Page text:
Over the past few years one of the buzzwords in fitness has been Tabata training. Tabata training has been around since a 1996 study by Dr. Izumi Tabata analyzed the effectiveness of a high-intensity exercise regimen created by Japanese Olympic speed-skating coach Irisawa Koichi.

The workout is built on a 20/10 ratio of work to rest — 20 seconds of hard work and 10 seconds of rest. The 4-minute drill consists of eight cycles.

The work intervals, originally done on a cycle ergometer, are supposed to be extremely intense. There is a high metabolic demand when the Tabata protocol is done correctly. Both anaerobic and aerobic systems are challenged and the result can be a high increase in VO2 max, which means you process oxygen more effectively.

Fitness classes across the country intersperse Tabata drills to make workouts more challenging. Any exercise that leaves you breathless — burpees, high jumps in place or squat jumps, for instance — work well as Tabata drills, as long as you go all out.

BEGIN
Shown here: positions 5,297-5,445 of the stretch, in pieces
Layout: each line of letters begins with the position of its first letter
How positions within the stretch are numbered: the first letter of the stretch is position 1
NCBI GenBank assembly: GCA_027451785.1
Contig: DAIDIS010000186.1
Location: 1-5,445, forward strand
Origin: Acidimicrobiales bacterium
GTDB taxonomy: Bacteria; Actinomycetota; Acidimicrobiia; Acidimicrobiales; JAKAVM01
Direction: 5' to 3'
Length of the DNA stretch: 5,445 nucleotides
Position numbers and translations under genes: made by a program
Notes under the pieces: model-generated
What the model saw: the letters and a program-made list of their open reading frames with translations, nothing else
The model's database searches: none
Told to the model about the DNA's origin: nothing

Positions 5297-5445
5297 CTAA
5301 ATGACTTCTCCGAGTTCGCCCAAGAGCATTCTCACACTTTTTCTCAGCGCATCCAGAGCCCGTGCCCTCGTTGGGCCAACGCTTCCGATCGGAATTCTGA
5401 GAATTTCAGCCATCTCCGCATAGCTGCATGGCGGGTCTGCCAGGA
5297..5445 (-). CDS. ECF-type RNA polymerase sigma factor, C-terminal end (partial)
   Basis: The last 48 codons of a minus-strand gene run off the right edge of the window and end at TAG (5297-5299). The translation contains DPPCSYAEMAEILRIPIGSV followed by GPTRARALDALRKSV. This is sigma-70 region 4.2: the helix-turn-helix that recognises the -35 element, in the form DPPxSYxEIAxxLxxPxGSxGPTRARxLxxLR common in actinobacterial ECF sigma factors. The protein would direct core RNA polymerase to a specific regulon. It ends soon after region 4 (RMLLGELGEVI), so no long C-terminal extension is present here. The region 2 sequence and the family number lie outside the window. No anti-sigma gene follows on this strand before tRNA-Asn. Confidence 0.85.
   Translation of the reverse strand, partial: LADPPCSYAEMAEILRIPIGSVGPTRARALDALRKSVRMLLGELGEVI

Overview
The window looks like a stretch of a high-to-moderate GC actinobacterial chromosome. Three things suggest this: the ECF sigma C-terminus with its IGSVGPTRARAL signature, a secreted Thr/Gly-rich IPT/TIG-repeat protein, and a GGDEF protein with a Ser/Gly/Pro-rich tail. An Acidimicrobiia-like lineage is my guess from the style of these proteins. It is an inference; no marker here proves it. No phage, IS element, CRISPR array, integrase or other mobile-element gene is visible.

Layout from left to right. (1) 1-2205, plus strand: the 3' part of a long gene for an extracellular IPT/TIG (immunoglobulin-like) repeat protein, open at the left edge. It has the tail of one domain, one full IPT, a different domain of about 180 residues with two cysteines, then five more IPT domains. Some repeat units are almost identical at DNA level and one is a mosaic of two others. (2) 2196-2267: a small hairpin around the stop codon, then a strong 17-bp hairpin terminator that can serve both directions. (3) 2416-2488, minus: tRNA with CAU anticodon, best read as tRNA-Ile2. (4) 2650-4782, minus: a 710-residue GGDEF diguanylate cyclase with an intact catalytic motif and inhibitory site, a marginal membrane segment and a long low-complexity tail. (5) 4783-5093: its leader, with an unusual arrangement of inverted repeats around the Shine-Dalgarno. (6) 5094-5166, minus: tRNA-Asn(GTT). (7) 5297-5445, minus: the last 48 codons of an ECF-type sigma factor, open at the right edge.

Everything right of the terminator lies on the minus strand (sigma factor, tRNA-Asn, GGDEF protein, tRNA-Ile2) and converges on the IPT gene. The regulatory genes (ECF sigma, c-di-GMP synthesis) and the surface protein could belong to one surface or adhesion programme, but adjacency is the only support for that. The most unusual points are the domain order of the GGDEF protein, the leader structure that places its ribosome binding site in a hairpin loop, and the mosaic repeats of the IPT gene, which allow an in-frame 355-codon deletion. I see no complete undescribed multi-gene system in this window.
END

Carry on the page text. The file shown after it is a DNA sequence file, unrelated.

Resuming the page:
There are Tabata boot camps and all kinds of Tabata classes and certifications available in every type of fitness from bikes to water and, of course, on land. All are loosely watered-down versions of the real deal, but still effective and fun to stick into a fitness class.

If you want to start a Tabata drill of your own, try starting with jumping jacks. You will need a stopwatch or a clock to time the segments — 20 seconds of jacks then 10 seconds of rest. Repeat for eight cycles and you have done a beginner Tabata drill. Remember it is OK to stick to your level and go at your own pace. Modification is acceptable and encouraged. Four minutes doesn’t last that long, right?